Eraserhead
Apr 4, 2008, 05:39 PM
I'm not sure what your problem is, but I do have some general tips, see whether they help.

In complex.m
#Use NSLog not printf so you don't have to import stdio.h.

#In the add method as you are returning a reference you should create a new complex number to store the result, as you do in Fraction.m

In fraction.m you need to have a name for the second part of the init method.

You also need to have a general init method that for complex sets both values to 0 and for fraction sets the numerator (the top one) to 0 and the denominator to 1.

You also should use [c1 release] not [c1 free] to free the memory.

Sbrocket
Apr 4, 2008, 06:00 PM
Do you think you could wrap your code in tags so its a bit easier to read? Just edit the posts above.

Ok, your code has other problems that people above mentioned a few of...but you're not compiling correctly. You didn't compile your other files, so you're getting errors about missing symbols.

[code]
gcc -c Fraction.m Complex.m prog.m && gcc -o prog Fraction.o Complex.o prog.o -lobjc


In any case, running the compiled program results in a segfault so you have some memory management things to address.

@Eraserhead: He can't use -[NSObject release] since his classes are subclassed from Object rather than NSObject and he hasn't imported and linked in Foundation. I would do that, personally (subclass from NSObject not Object), import <Foundation/Foundation.h> and link in the framework like so:


gcc -c Fraction.m Complex.m prog.m && gcc -o prog -framework Foundation Fraction.o Complex.o prog.o -lobjc


You know...if you used Xcode you probably wouldn't have to deal with the nitty gritty compiling and such. :D

EDIT52: Oh, and you're getting a segmentation fault because of this: (Well, on yours its -[Object free] instead of -[NSObject release], but you should change that like I said)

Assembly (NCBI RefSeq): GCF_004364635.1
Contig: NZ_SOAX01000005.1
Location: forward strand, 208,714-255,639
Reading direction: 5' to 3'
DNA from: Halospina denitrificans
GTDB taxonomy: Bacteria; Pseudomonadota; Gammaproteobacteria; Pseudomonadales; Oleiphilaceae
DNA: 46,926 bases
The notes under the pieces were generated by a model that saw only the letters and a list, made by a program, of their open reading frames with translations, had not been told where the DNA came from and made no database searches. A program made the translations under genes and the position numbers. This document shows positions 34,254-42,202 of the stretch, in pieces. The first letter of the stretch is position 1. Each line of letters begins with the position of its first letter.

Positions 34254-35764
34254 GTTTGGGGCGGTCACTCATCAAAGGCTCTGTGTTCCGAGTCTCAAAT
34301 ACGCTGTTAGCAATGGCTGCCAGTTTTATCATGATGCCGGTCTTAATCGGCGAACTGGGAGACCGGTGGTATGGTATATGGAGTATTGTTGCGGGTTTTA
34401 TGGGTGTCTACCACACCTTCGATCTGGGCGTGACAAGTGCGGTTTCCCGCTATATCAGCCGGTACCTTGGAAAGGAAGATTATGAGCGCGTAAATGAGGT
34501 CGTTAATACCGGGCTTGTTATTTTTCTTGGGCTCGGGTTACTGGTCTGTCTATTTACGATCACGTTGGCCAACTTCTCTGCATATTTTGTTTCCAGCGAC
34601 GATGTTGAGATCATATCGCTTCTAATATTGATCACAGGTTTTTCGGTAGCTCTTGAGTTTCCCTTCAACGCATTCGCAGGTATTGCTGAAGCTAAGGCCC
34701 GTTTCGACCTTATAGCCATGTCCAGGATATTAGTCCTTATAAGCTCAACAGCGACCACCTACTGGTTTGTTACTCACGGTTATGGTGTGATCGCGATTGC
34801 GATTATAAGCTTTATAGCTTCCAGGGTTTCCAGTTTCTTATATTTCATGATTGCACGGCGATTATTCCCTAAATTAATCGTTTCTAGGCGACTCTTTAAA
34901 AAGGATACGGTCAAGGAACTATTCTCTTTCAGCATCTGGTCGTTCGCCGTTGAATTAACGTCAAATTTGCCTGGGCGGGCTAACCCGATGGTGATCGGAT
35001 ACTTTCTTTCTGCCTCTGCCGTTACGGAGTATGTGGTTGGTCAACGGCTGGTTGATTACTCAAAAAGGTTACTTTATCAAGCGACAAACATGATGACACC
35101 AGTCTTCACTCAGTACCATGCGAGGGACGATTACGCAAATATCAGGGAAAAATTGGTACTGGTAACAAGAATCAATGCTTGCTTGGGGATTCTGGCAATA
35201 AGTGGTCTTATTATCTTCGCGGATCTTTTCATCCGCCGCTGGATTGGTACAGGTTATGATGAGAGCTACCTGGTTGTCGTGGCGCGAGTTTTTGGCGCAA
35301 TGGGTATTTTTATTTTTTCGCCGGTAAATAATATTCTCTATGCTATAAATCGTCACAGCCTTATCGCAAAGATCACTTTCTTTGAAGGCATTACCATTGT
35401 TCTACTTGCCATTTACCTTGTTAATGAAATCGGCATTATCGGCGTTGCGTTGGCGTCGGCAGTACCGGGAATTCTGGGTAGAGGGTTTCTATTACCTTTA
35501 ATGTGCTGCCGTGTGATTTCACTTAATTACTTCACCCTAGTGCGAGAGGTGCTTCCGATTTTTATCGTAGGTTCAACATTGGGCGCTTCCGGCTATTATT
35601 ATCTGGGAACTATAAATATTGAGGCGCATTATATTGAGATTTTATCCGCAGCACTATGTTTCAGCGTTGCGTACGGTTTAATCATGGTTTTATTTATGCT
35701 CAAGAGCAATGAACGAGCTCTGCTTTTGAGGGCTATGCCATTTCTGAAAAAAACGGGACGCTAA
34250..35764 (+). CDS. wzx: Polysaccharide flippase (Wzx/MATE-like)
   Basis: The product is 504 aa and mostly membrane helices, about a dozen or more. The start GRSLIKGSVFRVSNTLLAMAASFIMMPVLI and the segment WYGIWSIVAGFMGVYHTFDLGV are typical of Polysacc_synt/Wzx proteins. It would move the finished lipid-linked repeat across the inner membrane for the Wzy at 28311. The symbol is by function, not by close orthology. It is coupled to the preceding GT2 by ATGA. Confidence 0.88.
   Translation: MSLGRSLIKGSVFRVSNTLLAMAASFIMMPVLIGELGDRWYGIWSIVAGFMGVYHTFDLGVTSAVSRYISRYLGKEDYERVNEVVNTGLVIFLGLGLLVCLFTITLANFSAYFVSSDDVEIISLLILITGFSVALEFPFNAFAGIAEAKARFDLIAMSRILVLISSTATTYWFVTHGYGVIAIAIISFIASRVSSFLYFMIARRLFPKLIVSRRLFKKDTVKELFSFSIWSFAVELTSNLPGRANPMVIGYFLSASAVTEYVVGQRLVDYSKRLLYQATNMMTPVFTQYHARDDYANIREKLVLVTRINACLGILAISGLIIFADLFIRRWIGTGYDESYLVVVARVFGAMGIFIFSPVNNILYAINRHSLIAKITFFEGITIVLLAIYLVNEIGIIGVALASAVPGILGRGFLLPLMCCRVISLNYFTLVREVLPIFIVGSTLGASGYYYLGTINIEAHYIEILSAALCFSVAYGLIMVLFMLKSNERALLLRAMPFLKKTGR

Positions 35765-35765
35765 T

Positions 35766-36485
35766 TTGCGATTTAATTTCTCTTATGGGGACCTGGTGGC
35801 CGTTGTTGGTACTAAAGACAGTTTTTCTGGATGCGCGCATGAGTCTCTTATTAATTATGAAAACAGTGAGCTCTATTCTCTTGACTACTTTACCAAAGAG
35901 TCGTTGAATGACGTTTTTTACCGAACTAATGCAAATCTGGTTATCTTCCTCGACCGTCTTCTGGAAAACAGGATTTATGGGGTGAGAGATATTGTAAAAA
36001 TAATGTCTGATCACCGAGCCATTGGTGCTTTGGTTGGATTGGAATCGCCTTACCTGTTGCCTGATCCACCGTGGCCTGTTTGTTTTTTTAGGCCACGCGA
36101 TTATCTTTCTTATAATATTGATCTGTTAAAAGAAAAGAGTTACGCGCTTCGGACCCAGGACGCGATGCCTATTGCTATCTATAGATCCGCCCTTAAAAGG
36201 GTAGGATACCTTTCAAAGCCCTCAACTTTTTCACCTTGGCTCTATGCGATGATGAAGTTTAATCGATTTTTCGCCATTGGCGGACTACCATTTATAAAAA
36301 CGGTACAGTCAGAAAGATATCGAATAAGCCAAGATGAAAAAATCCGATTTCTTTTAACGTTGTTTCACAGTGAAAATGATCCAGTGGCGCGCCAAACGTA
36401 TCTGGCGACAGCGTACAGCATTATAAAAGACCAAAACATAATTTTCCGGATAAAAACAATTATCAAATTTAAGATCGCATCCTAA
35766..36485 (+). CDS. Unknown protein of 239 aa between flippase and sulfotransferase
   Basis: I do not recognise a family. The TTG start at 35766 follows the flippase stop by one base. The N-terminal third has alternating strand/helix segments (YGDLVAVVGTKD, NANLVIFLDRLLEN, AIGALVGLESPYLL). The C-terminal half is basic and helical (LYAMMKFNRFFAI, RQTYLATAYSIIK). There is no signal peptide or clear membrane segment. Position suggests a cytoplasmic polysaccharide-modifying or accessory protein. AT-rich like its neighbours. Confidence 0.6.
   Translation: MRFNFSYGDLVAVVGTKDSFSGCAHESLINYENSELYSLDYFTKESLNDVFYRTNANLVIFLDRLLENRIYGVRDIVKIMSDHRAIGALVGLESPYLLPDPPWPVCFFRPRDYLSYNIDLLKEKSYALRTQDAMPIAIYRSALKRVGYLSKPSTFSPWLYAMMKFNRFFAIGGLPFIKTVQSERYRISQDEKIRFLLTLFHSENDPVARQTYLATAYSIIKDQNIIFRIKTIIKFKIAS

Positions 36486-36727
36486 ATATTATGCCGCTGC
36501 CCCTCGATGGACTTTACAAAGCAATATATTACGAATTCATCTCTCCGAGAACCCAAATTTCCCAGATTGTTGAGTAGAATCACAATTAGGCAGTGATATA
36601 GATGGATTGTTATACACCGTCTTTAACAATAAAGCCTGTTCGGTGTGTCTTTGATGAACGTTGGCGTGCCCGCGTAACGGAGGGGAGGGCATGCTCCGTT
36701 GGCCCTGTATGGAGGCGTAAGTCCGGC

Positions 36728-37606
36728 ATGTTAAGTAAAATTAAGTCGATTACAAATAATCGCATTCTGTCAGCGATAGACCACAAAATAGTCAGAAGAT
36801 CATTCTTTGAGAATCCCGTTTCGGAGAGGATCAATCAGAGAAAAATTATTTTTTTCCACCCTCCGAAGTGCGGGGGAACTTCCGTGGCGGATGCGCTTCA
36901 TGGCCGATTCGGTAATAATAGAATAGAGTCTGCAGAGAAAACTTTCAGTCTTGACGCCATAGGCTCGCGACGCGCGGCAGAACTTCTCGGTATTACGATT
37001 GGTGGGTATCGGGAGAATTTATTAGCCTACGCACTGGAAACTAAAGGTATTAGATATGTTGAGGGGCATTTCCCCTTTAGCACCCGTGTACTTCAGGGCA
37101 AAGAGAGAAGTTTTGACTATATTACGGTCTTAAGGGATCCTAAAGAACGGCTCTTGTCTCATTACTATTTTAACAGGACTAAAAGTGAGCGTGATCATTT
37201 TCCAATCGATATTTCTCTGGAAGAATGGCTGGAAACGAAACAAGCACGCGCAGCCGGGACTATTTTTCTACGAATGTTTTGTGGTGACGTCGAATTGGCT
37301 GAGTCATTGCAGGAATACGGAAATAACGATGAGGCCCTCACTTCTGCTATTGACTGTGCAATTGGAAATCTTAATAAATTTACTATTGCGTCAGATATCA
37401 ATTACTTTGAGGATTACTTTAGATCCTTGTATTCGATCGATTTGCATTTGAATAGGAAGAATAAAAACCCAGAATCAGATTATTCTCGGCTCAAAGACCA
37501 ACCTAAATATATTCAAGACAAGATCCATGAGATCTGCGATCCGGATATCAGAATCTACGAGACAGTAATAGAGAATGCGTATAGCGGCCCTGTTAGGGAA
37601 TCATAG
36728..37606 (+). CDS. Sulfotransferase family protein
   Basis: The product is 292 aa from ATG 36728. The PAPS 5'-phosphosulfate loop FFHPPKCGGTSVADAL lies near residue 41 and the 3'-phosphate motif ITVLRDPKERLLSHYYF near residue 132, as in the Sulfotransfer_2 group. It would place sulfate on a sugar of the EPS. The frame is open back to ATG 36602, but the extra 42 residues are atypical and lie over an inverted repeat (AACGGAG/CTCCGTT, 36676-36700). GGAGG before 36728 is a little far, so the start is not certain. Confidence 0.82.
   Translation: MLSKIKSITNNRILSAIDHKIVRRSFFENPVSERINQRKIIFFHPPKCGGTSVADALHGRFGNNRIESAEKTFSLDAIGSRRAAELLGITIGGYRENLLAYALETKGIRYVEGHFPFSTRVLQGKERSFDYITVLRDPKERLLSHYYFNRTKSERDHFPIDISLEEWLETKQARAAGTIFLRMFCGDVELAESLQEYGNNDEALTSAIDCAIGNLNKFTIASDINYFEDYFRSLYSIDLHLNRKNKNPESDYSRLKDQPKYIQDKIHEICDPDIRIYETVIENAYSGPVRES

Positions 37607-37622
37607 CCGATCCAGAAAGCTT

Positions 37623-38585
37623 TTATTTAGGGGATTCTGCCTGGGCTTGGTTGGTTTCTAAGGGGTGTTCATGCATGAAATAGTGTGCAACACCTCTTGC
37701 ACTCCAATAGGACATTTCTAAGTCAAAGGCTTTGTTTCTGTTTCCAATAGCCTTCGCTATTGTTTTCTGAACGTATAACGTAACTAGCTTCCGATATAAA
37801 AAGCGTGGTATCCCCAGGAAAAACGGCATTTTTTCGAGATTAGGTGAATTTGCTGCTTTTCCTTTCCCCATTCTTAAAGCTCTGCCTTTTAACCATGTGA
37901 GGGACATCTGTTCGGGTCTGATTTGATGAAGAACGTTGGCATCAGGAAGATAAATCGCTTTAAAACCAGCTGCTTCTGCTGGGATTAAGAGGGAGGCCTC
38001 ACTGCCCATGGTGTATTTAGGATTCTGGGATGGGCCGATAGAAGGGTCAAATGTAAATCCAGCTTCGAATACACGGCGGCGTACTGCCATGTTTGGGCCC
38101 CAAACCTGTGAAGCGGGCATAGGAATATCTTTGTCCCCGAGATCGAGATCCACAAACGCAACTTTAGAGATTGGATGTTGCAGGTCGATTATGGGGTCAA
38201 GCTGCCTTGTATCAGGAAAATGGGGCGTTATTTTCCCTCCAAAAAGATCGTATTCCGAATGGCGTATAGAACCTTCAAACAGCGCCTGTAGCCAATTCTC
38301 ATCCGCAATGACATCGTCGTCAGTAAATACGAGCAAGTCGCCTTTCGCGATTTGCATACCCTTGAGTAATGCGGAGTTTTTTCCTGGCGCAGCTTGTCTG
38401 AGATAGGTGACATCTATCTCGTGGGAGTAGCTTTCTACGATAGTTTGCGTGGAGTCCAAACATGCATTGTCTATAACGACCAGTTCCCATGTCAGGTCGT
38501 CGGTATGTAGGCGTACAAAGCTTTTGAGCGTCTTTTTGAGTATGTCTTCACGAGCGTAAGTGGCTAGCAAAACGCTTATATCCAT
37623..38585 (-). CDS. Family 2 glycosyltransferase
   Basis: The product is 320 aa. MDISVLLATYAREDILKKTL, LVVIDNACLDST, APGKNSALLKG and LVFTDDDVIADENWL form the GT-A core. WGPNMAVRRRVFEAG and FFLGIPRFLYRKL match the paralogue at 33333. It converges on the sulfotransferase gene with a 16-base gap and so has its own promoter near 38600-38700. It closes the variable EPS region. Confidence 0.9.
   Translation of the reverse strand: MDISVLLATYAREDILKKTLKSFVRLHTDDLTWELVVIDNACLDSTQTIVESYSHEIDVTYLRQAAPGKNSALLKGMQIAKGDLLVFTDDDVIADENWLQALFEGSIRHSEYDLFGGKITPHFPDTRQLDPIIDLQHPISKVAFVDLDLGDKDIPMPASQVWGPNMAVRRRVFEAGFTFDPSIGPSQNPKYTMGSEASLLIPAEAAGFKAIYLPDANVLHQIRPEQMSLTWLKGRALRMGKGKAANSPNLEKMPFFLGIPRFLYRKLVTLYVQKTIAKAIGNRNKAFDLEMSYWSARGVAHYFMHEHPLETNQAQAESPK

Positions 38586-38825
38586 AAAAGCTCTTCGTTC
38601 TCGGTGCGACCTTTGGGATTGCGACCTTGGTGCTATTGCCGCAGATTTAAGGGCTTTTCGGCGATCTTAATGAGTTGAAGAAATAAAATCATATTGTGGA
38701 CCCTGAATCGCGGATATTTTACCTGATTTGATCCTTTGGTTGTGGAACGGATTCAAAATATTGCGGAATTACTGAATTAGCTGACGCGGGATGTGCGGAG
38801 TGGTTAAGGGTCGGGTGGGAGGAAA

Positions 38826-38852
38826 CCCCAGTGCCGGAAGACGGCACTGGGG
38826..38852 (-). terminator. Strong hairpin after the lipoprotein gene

dataValue = c1;
...
[c1 release];
[f1 release];
[dataValue release];


You're releasing the object that c1 (and dataValue) points to twice, so you get a segfault. Take out the [dataValue release].

EDIT53: Just to show you it does in fact work...


[~][19:29:14 bryan]$ gcc -c Fraction.m Complex.m prog.m && gcc -o prog -framework Foundation Fraction.o Complex.o prog.o -lobjc
Complex.m:45: warning: incomplete implementation of class ‘Complex’
Complex.m:45: warning: method definition for ‘-compResult’ not found
[~][19:39:09 bryan]$ ./prog
2/5
10 + 2.5i


Man, this turned into a long post.

Eraserhead
Apr 5, 2008, 04:21 AM
@Eraserhead: He can't use -[NSObject release] since his classes are subclassed from Object rather than NSObject and he hasn't imported and linked in Foundation. I would do that, personally (subclass from NSObject not Object), import <Foundation/Foundation.h> and link in the framework like so:

Ah, I've always used Xcode for Cocoa stuff so I've never had to worry about that stuff...

Sbrocket
Apr 5, 2008, 05:54 AM
Ah, I've always used Xcode for Cocoa stuff so I've never had to worry about that stuff...

Hehe, so do I. I just figured out this stuff as I was typing the post.

jamesapp
Apr 6, 2008, 02:56 PM
i believe one of my problems was when i compiled the program i used .h files instead of .m.
i still don't understand the segmentation fault error, didn't i free the variables?

Sbrocket
Apr 6, 2008, 09:09 PM
i believe one of my problems was when i compiled the program i used .h files instead of .m.
i still don't understand the segmentation fault error, didn't i free the variables?

You did...the problem is you over-freed the variables. That's what caused the segmentation fault. If you didn't release anything, it would just cause a leak (or in this case do nothing since the program just ends and the memory used by the program is freed anyway).

Say I do this:

Complex *aComplex = [[Complex alloc] init];
Complex *bComplex;

bComplex = aComplex;

[bComplex free]; // or [bComplex release];


That code is correct. However if I added one more line...